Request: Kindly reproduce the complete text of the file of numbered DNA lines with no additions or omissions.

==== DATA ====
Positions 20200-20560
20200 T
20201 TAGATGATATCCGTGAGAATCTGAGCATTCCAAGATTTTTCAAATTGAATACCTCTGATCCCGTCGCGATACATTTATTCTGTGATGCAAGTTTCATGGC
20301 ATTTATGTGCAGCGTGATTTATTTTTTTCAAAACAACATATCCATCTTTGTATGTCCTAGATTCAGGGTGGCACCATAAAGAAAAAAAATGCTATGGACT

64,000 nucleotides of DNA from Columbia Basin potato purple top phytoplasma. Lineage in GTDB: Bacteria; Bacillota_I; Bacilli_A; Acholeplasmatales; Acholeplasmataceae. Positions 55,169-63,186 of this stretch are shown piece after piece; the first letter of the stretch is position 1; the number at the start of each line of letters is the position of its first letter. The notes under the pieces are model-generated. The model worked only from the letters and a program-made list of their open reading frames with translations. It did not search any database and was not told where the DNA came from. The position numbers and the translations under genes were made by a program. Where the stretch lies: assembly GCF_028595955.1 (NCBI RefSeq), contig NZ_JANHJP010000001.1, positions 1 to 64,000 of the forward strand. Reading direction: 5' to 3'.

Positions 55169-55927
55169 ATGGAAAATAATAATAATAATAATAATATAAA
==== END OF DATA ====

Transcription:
Positions 20200-20560
20200 T
20201 TAGATGATATCCGTGAGAATCTGAGCATTCCAAGATTTTTCAAATTGAATACCTCTGATCCCGTCGCGATACATTTATTCTGTGATGCAAGTTTCATGGC
20301 ATTTATGTGCAGCGTGATTTATTTTTTTCAAAACAACATATCCATCTTTGTATGTCCTAGATTCAGGGTGGCACCATAAAGAAAAAAAATGCTATGGACT

64,000 nucleotides of DNA from Columbia Basin potato purple top phytoplasma. Lineage in GTDB: Bacteria; Bacillota_I; Bacilli_A; Acholeplasmatales; Acholeplasmataceae. Positions 55,169-63,186 of this stretch are shown piece after piece; the first letter of the stretch is position 1; the number at the start of each line of letters is the position of its first letter. The notes under the pieces are model-generated. The model worked only from the letters and a program-made list of their open reading frames with translations. It did not search any database and was not told where the DNA came from. The position numbers and the translations under genes were made by a program. Where the stretch lies: assembly GCF_028595955.1 (NCBI RefSeq), contig NZ_JANHJP010000001.1, positions 1 to 64,000 of the forward strand. Reading direction: 5' to 3'.

Positions 55169-55927
55169 ATGGAAAATAATAATAATAATAATAATATAAA